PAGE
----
A drunken pianist confronted the father of the girl he wants to write songs for. They fought. When the pianist came to, the girl’s father was dead.
Police arrest the pianist for murder. He is handcuffed to another murder suspect and put on a train with a policeman. Rocks derail the train, causing a horrendous accident. Attached at the wrist, the two escape into a winter storm together. Soon the authorities are hot on their trail. The pianist wants to turn himself in. But the other man, a career criminal, will go away for life if caught. He’ll cut off the pianist’s hands if he slows them down.
Why I picked it up: I was excited to read this book because Tatsumi wrote about writing it in A Drifting Life.
Why I finished it: I’ve never read a manga from this period before (1956) that wasn’t by Osamu Tezuka. Tatsumi’s storytelling technique is great, though it looks primitive at first glance (probably because of the limitations in printing technology at the time). I particularly loved the effective way he drew snowstorms, with lots of parallel motion lines and a few white bits of snow.
I'd give it to: Sean at Zanadu, who once geeked out with me over Steve Leiber’s techniques for illustrating snow in Whiteout. Robin Brenner who recommended Emma to me but who, I sense, may not have rushed out to buy this dark tale.
For all that sex dominates our lives, it receives very little respect (and even less funding) in the scientific community. Mary Roach takes us on an entertaining tour through research old and new about the world's oldest preoccupation, answers questions important and unimportant, and pursues primary sources to great comedic effect.
Why I picked it up: Norton library marketer Dosier Hammond told me Roach was so committed to her story that she volunteered herself and her husband to be subjects for a study involving coital imaging. It’s exactly what it sounds like.
Why I finished it: The footnotes. I firmly believe that a well-edited book will often keep the narrative clear by moving the best material to the footnotes, and this one is no exception. One test for night-time tumescence involves postage stamps, and the footnote actually contains a quote from a USPS representative endorsing this practice.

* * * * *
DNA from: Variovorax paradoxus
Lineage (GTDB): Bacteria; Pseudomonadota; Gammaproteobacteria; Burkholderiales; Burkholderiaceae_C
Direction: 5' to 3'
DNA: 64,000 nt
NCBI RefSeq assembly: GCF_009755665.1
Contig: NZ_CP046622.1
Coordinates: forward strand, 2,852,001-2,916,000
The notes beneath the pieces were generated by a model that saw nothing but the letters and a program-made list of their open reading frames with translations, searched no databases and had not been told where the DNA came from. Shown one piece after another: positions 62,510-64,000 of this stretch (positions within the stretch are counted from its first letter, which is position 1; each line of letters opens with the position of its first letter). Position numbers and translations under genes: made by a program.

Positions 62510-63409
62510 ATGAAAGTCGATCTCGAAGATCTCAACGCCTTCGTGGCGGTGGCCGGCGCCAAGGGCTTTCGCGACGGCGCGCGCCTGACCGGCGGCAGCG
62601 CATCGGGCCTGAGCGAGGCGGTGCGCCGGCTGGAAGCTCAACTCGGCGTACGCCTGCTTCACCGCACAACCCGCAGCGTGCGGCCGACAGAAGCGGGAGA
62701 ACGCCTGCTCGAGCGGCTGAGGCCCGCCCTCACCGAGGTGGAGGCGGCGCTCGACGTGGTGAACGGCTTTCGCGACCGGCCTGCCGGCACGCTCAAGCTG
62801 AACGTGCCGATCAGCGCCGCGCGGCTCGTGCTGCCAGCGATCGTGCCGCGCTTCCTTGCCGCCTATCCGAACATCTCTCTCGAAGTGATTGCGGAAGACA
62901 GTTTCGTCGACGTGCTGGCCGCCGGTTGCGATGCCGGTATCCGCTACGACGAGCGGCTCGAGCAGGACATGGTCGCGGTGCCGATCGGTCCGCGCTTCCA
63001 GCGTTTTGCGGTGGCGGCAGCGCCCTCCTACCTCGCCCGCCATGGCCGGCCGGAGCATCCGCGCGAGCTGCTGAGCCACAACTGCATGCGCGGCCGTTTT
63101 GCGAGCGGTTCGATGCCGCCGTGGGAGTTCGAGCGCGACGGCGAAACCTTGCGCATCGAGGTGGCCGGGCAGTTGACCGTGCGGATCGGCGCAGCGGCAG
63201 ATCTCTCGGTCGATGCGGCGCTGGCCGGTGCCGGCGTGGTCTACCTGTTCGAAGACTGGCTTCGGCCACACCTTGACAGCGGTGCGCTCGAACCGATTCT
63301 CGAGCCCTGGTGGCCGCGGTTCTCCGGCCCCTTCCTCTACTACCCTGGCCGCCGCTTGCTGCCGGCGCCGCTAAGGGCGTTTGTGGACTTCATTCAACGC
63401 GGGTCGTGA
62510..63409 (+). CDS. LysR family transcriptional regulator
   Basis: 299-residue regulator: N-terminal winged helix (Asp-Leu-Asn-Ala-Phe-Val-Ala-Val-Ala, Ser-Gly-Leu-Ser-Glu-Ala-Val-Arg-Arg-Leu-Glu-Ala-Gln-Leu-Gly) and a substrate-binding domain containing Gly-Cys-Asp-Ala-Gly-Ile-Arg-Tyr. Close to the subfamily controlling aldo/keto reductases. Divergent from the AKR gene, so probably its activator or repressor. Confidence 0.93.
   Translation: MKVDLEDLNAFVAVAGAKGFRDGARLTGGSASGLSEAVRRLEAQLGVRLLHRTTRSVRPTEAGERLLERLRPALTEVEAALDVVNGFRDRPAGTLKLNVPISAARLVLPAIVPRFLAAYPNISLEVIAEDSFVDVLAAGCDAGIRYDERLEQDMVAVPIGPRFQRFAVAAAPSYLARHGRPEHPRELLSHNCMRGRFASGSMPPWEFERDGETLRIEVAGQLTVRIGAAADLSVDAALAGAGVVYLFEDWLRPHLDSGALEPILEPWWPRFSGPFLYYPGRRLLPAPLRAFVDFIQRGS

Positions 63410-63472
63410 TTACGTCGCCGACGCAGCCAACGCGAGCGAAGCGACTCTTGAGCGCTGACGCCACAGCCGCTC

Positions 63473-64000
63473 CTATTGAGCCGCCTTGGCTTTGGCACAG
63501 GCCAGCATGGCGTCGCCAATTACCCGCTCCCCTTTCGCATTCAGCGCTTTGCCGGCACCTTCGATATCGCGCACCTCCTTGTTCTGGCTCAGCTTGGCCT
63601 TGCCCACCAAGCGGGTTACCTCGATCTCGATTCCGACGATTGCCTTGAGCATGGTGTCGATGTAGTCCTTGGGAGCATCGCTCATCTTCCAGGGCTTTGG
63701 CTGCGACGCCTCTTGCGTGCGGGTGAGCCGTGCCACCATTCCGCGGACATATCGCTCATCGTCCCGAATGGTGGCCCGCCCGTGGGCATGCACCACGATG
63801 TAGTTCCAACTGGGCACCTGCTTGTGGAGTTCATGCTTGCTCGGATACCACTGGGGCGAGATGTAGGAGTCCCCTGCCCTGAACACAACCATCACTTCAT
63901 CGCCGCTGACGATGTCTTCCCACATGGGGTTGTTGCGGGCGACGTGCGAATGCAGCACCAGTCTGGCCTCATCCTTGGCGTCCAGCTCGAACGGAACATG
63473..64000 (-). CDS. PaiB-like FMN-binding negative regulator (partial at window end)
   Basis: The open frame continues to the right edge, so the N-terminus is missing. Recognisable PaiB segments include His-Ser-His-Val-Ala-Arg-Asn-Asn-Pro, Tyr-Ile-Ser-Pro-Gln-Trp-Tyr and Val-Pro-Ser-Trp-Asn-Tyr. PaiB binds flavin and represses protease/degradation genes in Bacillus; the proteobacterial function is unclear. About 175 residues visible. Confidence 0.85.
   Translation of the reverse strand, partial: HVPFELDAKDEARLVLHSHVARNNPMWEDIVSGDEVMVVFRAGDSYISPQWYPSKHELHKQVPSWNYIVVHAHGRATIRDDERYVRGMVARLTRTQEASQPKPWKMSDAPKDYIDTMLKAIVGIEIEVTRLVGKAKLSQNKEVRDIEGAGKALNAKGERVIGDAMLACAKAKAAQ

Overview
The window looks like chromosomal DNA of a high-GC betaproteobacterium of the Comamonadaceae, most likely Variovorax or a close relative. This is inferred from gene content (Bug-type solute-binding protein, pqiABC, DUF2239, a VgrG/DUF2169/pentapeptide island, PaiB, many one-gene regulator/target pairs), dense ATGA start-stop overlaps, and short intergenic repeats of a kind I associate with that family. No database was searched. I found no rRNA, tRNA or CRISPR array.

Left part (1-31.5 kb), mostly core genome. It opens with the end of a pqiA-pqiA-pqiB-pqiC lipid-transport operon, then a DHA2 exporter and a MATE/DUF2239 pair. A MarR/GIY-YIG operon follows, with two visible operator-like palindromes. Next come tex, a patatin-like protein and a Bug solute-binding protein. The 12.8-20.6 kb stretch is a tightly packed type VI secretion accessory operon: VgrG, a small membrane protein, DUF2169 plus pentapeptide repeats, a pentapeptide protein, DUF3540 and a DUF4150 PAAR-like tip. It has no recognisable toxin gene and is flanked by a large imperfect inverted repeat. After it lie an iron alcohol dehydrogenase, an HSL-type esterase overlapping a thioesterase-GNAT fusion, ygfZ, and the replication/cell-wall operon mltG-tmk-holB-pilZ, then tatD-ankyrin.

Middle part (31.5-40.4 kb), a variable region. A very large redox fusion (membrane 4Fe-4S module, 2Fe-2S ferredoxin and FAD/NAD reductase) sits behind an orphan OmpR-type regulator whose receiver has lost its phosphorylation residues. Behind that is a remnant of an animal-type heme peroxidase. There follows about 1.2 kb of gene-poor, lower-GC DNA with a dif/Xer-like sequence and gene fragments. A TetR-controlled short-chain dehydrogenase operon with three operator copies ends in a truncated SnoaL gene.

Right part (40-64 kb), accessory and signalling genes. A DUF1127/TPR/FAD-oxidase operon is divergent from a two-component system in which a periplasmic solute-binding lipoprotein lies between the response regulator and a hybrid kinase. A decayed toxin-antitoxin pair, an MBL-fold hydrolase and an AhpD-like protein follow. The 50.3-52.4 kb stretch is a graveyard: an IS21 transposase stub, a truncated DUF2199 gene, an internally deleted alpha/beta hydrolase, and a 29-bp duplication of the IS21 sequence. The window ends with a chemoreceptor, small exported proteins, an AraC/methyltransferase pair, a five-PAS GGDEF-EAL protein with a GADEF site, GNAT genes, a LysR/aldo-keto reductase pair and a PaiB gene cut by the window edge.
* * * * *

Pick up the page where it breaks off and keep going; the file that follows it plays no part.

I'd give it to: My friend Becca, a librarian turned porn star, because it's work-related.
Siblings Kendra and Seth are pawned off on their grandparents for two weeks while their parents go on a cruise. They worry it will be boring, but things change when they discover their grandfather runs Fablehaven, a sanctuary for magical creatures. Because Seth cannot follow the strictures, he looses magical forces that endanger the preserve and his family.
Why I picked it up: Legions of middle schoolers kept clamoring for the book at my school library.
Why I finished it: Seth and Kendra do their best to survive fairies and magic. The denizens of Fablehaven take the shape of a baby to trick the kids and get into the house. To save their Grandpa, they must make a deal with a trapped witch, wrapped in ropes that bind her to a rickety shack in the woods, gnaws repeatedly and futilely at the knots, trying to free herself. But when the witch gets loose, she makes the situation far, far worse.
I'd give it to: Ryan, who has been looking for a perfect read-aloud to share with his kids at night because this has the right amount of triumph and fright. Jules, who would love the innocent butterfly fairies, since she doesn’t like the cruel, vindictive, iron-fearing faeries in other books.
This is a simple looking picture book that has a lot to say about technology and how some things can never be replaced. It opens on the title page (I love picture books that take advantage of this space) with all the characters: a mouse, a jackass and a monkey. The jackass is very confused by the thing the monkey is holding. “How do you scroll down?” “I don’t. I turn the page. It’s a book.”
Why I picked it up: I’m a huge fan of Smith’s very warped The Happy Hocky Family.
Why I finished it: When the jackass is looking for a computer mouse, a real mouse pops up from under the monkey’s hat.